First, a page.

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what O’Brien and Gaine can do with a f

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25/06/2019 a las 07:58:36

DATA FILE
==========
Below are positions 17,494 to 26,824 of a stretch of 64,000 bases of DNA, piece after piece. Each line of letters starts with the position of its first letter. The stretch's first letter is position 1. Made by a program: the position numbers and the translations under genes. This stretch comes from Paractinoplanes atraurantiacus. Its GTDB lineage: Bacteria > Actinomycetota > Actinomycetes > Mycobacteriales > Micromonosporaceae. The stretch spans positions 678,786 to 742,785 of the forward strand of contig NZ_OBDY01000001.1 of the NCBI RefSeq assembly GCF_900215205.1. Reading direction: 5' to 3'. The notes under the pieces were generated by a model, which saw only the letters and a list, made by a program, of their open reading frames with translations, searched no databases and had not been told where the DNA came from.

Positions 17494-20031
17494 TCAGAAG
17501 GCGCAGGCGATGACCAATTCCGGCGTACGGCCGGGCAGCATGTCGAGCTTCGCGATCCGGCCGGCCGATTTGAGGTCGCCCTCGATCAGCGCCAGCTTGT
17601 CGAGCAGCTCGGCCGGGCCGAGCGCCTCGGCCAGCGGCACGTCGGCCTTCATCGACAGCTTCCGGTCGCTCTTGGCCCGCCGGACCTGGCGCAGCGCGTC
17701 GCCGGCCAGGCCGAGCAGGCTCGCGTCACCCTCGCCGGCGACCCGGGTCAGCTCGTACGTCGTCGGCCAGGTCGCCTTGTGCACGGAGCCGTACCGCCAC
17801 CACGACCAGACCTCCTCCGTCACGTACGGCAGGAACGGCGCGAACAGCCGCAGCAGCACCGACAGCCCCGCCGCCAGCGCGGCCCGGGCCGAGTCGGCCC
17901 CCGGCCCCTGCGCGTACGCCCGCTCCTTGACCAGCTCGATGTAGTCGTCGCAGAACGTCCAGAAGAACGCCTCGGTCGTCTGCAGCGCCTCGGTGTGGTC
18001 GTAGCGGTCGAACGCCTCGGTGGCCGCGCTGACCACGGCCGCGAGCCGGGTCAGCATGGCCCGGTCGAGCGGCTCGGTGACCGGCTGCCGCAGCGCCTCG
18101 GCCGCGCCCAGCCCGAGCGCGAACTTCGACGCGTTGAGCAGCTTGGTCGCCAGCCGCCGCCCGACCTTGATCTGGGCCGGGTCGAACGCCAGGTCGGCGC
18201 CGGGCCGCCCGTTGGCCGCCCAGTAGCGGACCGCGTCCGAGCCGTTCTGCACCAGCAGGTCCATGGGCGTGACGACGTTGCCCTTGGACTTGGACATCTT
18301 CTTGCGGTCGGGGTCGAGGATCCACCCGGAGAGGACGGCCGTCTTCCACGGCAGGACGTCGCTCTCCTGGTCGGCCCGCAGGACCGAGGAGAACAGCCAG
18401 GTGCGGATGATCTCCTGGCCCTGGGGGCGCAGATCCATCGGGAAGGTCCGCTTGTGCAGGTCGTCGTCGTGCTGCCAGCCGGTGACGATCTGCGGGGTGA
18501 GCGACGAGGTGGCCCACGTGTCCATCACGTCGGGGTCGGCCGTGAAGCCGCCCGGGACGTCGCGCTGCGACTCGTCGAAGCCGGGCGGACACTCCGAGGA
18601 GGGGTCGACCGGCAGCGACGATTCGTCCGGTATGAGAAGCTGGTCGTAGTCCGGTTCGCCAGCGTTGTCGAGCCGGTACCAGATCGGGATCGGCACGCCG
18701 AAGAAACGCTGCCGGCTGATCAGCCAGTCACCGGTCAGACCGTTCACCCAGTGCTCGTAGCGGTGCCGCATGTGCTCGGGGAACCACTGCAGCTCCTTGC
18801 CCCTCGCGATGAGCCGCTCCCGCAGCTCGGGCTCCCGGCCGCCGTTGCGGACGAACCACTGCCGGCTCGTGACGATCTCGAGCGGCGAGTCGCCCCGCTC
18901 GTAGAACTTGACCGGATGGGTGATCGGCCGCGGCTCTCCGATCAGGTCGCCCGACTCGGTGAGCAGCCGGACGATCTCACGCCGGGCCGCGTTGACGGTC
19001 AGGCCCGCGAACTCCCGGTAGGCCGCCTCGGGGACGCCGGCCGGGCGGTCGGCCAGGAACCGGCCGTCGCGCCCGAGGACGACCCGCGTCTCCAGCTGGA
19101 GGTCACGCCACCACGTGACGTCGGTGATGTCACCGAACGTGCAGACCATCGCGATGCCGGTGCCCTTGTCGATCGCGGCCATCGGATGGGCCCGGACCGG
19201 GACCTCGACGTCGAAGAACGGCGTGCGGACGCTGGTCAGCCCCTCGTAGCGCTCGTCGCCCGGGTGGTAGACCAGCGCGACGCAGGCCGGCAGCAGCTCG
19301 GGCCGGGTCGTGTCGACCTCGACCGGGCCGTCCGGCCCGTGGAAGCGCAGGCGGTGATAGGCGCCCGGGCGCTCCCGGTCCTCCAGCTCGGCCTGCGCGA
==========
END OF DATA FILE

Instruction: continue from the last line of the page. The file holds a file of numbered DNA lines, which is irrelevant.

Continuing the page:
Matt Weston pulls together the subjective to create the objective to analyze the sacks Houston allowed in 2018."Assertions are made on aspects we really don’t know the truth to. Some examples burn stronger and brighter than others. Feelings get in the way of what actually happened. Narratives are fabricated from the shredded remains of previous devious opinions. After last season [url=http://www.thetexansclub.com/xavier-crawford-jersey/]Xavier Crawford Jersey Mens[/url] , I felt like a high number of the sacks Deshaun Watson took last season weren’t actually because of the offensive line. The last ranking in both pressure rate at 38.7% and adjusted sack rate at 11.5% wasn’t just because of blown blocks, but because of no one being open, big blitzes, offensive line rearranging and poor utilization of talent, and secondary blockers. Sure, the offensive line wasn’t great Bob, but it wasn’t the worst in football. So I went back to see if what I thought and said was true was actually true. I charted each time Watson was sacked in 2018, all 65 of them, and looked at why Watson was sacked, which position and player was at fault, the number of players protecting and rushing, if play action or a blitz was used, and the impact the play had on the drive itself. It’s all very scientific and heavily scrutinized by a peer reviewed panel out in Geneva. Like sack# 65 where no one blew a block, but there was overall pressure due to the blitz, and Watson failed to scramble. No one was open. The Texans had six blockers for six rushers.via GfycatOr sack# 44 where Senio Kelemete missed his assignment and decided not to block down. Watson was sacked in 1.3 seconds.via GfycatOr sack# 38 where Myles Garrett longarmed Juli’en Davenport into another universe and snagged down Watson with one arm. A blown block credited to Davenport.via GfycatOr sack#18 where everyone was covered and Watson opted to scramble for the touchdown on 4th and 1. A coverage sack, where the protection did its job.via GfycatAll 65 of these plays are now located in a spreadsheet that deciphers the data of an entire population. Let’s start with the big one, why Watson was sacked. This was the monumental reason for doing this, and the results surprised me. 32 of the 65 sacks Wastson took could be attributed to blocking negligence alone—simple blown blocks. Bull rushes, rips, swims, and edge rushes combined to turn the pocket into a warzone of negative plays. In addition to these 32, 10 more could be attributed to the blocking. 5 sacks were because of missed assignments, Kelemete earlier, a player pulling and blocking the wrong defender, etc., and 5 were because of overall pressure. These were plays where blitzes or multiple defenders collapsed the pocket to make things inescapable. Additionally [url=http://www.thetexansclub.com/xavier-crawford-jersey/]Youth Xavier Crawford Jersey[/url] , there weren’t many empty sacks here. Houston deserved almost all the sacks Watson took. Only 3 were the result of empty and broken plays. The rest were coverage sacks, plays where Watson couldn’t find anywhere to go with the ball. Watson either suffocated in the pocket or was tackled before he could capture positive yards after scrambling for more. Fault was determined by both player and position group. Watson was attributed the most blame out of any player. 23 sacks were credited to him. This isn’t entirely fair. Coverage sacks, and free rushers were blamed on him because there was no one else to blame. His number is best read as plays where there wasn’t a blocker who made a mistake. Aside from blown blocks and the offensive line performance, the biggest reason for the number of sacks was that no one was open. On 49 of the sacks there wasn’t an open receiver for Watson to hit. Everything was covered. No one was schemed open. On 13 of the plays he had an option that he never saw, and on 3 plays the rush was too overwhelming and too fast for anything to open up. Pass protection is more than an offensive line. It’s an ecosystem working together to keep the quarterback clean. Davenport gave up the most sacks on the team with 11. This looks disastrous at first glance, and it is, it just was at the beginning of the season. Davenport played right tackle until week six against the Dallas Cowboys when he moved back to left tackle, a game Houston allowed only one sack. Davenport allowed five sacks as a right tackle in three weeks before being benched for Kendall Lamm. When he moved to left tackle he allowed only six sacks in twelve games. Of course he would have given up sacks if he played left tackle to start the season, but the right tackle experiment was the enormous reason for his horrendous play. Numbers tell you what happened. There’s context though. Martinas Rankin allowed eight sacks on 430 offensive snaps. Five of his eight came at left tackle, a position that didn’t seem right for him to play in the pros after college, and in a rookie season where he didn’t even have a training camp because of a foot injury. He allowed three sacks as a guard. The numbers are interesting, and have their merit, but it’s important to keep one eye on all the offensive line mismanagement that occurred last season. Kendall Lamm was better than anyone thought he would be. He’s one of the worst run blockers in football, but he became a slightly incompetent pass blocker, an extraterrestrial improvement from someone who was a year removed from being the worst pass blocker most of us have ever seen. As the primary starting right tackle he gave up only 6 sacks in 859 offensive snaps, and allowed just as many as Zach Fulton, and one less than Senio Kelemete. The interior allowed 19 sacks on their own. Greg Mancz, Fulton, Zach Martin, and Kelemete kept things leaky. They had troubles with bullrushes and let the pocket crumble too often. And there were too many troubles with picking up both the looper and the crasher on stunts. All seven of the stunt sacks Houston allowed were because of missed blocks on the interior. Things like this tend to happen when there is this much turnover on the offensive line. The rest is because of secondary blockers. Running backs and tight ends. Lamar Miller and Alfred Blue both allowed two sacks. Ryan Griffin and Jordan Thomas allowed a combined total of four sacks. This total of 8 was a figure I expected to be higher. Plays like this stick the folds of the brain more than the others. Let’s roll sack# 33.via GfycatHere’s the number of blockers and the number of rushers. On most of the sacks Houston allowed only their offensive line was protecting. 34 to be exact. The average number of blockers they had protecting was 5.73. On 16 sacks they kept in enough blockers to ensure they would have a number advantage. Watson had trouble against the blitz last season. Both the Colts and Browns had success using heavy blitzes to bring Watson down. Yet, only 18 of the 65 sacks saw more than 4 rushers and the defense blitzing. 47 of the sacks came from a basic 3 or 4 man rush. Teams had success jumping on Houston’s play action passes with stunts and blitzes. When offensive linemen pulled in pass protection a defender would loop back to fill its place and create confusion. That being said, the Texans allowed a sack only 15 times when they ran play action, and 50 of their sacks came without a play fake. Play action is good. Use it. The extra time required to block these passes don’t have the impact you’d assume it would. The chaos created outweighs the delay. Another interesting number taken from this data is the difference between the number of blockers Houston had, and the number of defenders rushing. Houston allowed only 2 sacks where they had less blockers than pass rushers. But they allowed 26 sacks where they had 2 or more blockers than rushers. This was one of the problems the offense faced. They had to chip and use secondary blockers to help out their offensive line, which limited the number of pass catchers available, but these packages also allowed more sacks than expected. 7 sacks were allowed when they had 3 more blockers than rushers. Lastly [url=http://www.thetexansclub.com/xavier-crawford-jersey/]White Xavier Crawford Jersey[/url] , let’s take a look at the effect these sacks had on the offense itself. The effect is the end result on the same set of downs. For example, if the drive ended with a punt, but Houston converted a first down following the sack, it’s listed as a first down. The number of plays represents what occurred following a sack on the same set of downs. As long as the quarterback is healthy, and can deal with the pass pressure, the effect the negative play has on the drive itself is the only thing that matters. The sacks killed too many drives for Houston last season. 30 of the sacks turned into a punt, 11 killed promising drives and limited the number of points scored, turnovers occurred on 5 of these sacks or set of downs, and 4 of the drives ended after Houston failed to convert on fourth down. 51 drives careened by sacks is an enormous figure. On 14 of the drives Watson was able to produce some magic and dig Houston out. The offensive line was the biggest reason why Watson was sacked 65 times, Houston needs additional wide receiver help and health, Bill O’Brien and new offensive coordinator Tim Kelly need to scheme better hot options for Watson, and the sacks taken destroyed too many of Houston’s drives. Houston needs to add offensive line talent, and they need to do a better job managing and coaching the talent they already have. Watson’s development should help with the coverage sacks and failed scrambles, but the route designs need improvement too. Most importantly, this can’t happen again. The Texans’ offense was severely limited by the number of sacks allowed, and were extrenely fortunate Watson played all 16 games despite the pummeling he took. Limiting the number of sacks and quarterback hits taken, and the lowering the pressure rate should be the Texans’ primary offensive goal this offseason. If Things Stay The Same, Expect More Pain"The Houston football club has produced several seasons in a row with very similar results. A team that takes the field multiple times a year looking confused and unprepared, poor in-game coaching decisions, multiple key injuries, porous offensive line play and a secondary that gives up big plays like it’s cool. Whatever Bill O’Brien, Romeo Crennel and the rest of the coaching staff did to prepare the team for week one, two, three and seventeen clearly didn’t work. Showing up in New England to play Bill Belichick and Tom Brady that way is akin to forfeiting the game. Doing it in the Wild Card Round in your own house is begging to get fired. Deciding to run the ball up the gut on first and second downs more than any team in the league with a running back corps that features one guy who can get it done in Lamar Miller, one guy who could get it done if the offensive line was top ten and a mixture of guys who’ve never gotten it done is just poor foresight on the game planner/play caller... i.e. Bill O’Brien. The injury bug has decimated the Texans two straight seasons. While they made a move last off-season to address it by revamping their workout programs, it had mixed results. In the 2018 season [url=http://www.thetexansclub.com/benardrick-mckinney-jersey/]Benardrick McKinney Jersey[/url] , Houston did see some rather miraculous improvements in injury recovery from Deshaun Watson and J.J. Watt, but losing Will Fuller V and having spotty contributions from KeKe Coutee, D’Onta Foreman and others gave mixed results when scoring one-and-done strength and condition coach Luke Richesson. When you look at the teams who made it to the divisional round, and those still alive to play in the Championship games, the solidness of their offensive lines is clear for all to see. The L.A. Rams quarterback Jared Goff was sacked 33 times all year versus Deshaun Watson’s 65 times. And the “Watson holds onto the ball too long” argument doesn’t hold water as Goff isn’t Kurt Warner’s quick release second coming by any stretch of the imagination. The Kansas City Chiefs Patrick Mahomes was sacked less than half the times Watson was (30) while Todd Gurley managed to rack up 1251 rushing yards to Lamar Miller’s 973. And Miller’s longest run was the epic 97 yarder while Gurley’s longest of the year was only 37. Talking about the issues with the cornerbacks has been an annual thing since Rick Smith let A.J. Bouye out of the building a few years ago. With father time catching Jonathan Joseph faster than Joseph can close on an opposing wide receiver, Kevin Johnson’s inability to show he was worth more than a 4th round pick and Aaron Colvin’s inability to stay on the field, Houston’s cornerback room is almost as bad as the offensive line group. Factor in the blind officiating that allows J.J. Watt to wear opposing offensive lineman as necklaces, Jadeveon Clowney to get tackled multiple times a game and its amazing Houston won as many games as they did in 2018. When it comes down to it, however, every team deals with injuries, bad calls and blind luck that goes against them - well, maybe not the Patriots, but that’s a subject for another time. As Brian Gaine enters his first full offseason, with a solid chance to upgrade and retool the Houston Texans roster, there is definitely hope for the player component of this team. With just a handful of key new players, the Texans roster could rocket into the stratosphere of NFL talent. But that doesn’t address the lack of game prep, poor offensive scheming and atrociously predictable play calling. Last week, we ran a poll to see who you felt was to blame for Houston’s insulting exit from the playoffs. It’s not a surprise that 55% of the Battle Red faithful felt Houston Texans head coach Bill O’Brien (and to some extent Romeo Crennel) was to blame and should find himself in the unemployment line. With guys like Mike McCarthy still out there, Cal McNair has options if he’s going to make a change. Chances are, that won’t happen as McNair is most likely waiting to see what O’Brien and Gaine can do with a full year together. But, that still leaves the option of hiring an offensive coordinator - which McNair should insist on after years of O’Brien proving he can’t get the job done. So, here’s today’s question: Who would you bring in as an offensive coordinator, if you were Cal McNair? Or, would you just clean house right now and try to get ahead of the closing window that is the Texans veteran core of top flight players? Give us your thoughts in the comments box.